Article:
On the subject of sex, I started off avoiding writing about sex. Not because I thought “Oh ick” but because my approach to writing is about watching characters and I thought they might not like me intruding on them. I used to imagine them getting it on with me in the corner watching and taking notes. When I let go of that, I found it just unravelled naturally, so it’s ended up being in the later Amnar books. That does leave me a bit paranoid about my parents reading it, but other than that, it adds to the powerful sense of building emotion and tension. And oddly, within the bounds of my own work, there is often sex where no real emotional relationship exists. Shocking.

  3. Joely-
    Thanks for your comment. I think you’re right about the snobbery issue. I’m sort of surprised that, given the rest of your comment, you’re embarrassed to admit writing a lot of fantasy. A lot of us aren’t embarrassed to admit we enjoy reading it- more power to you.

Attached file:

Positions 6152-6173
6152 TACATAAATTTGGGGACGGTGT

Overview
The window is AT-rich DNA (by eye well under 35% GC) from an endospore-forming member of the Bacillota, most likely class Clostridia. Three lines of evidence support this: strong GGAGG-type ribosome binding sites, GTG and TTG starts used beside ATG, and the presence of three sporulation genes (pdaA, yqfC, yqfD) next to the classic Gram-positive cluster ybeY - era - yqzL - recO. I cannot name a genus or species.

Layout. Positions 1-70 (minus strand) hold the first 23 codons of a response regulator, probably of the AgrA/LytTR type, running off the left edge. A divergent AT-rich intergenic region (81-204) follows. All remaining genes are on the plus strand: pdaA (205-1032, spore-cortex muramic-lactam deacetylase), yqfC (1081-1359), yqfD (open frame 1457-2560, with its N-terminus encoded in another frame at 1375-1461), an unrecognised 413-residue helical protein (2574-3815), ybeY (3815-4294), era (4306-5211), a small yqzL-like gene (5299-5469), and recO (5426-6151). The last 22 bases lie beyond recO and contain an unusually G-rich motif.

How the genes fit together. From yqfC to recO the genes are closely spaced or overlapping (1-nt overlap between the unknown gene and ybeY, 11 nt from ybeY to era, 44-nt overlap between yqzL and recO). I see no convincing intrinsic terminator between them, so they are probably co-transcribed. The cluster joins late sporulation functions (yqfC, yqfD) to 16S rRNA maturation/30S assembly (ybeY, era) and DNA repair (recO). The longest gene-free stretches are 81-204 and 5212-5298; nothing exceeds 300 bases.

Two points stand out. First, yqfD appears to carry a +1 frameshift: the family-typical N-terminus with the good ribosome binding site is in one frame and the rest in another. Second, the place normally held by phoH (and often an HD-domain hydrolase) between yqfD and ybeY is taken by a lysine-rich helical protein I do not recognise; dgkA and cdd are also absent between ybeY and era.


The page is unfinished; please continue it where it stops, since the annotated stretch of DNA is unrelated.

I didn’t mean to imply that I thought there was anything wrong with writing about sexual interactions where no relationship exists. And by the following statement, I also don’t mean to imply that that equals porn. It doesn’t. But one of the accusations frequently leveled at romance is that it’s chick porn, and so I made the comment on relationships with regard to the fact that people often seem to look down at the romance genre as something dirty and call it porn, when really the rules of the genre (and yeah, rules are sometimes broken) call for a higher standard of…morality, for lack of a better word, when it comes to relationships and sex than for many other fictional genres.

    I also think you’re right about somebody looking down their nose at pretty much all genres. I know that romance writers tend to complain about it with some frequency, and that’s where I spend a lot of my time– likely I (and others)forget that we’re not alone in being snubbed.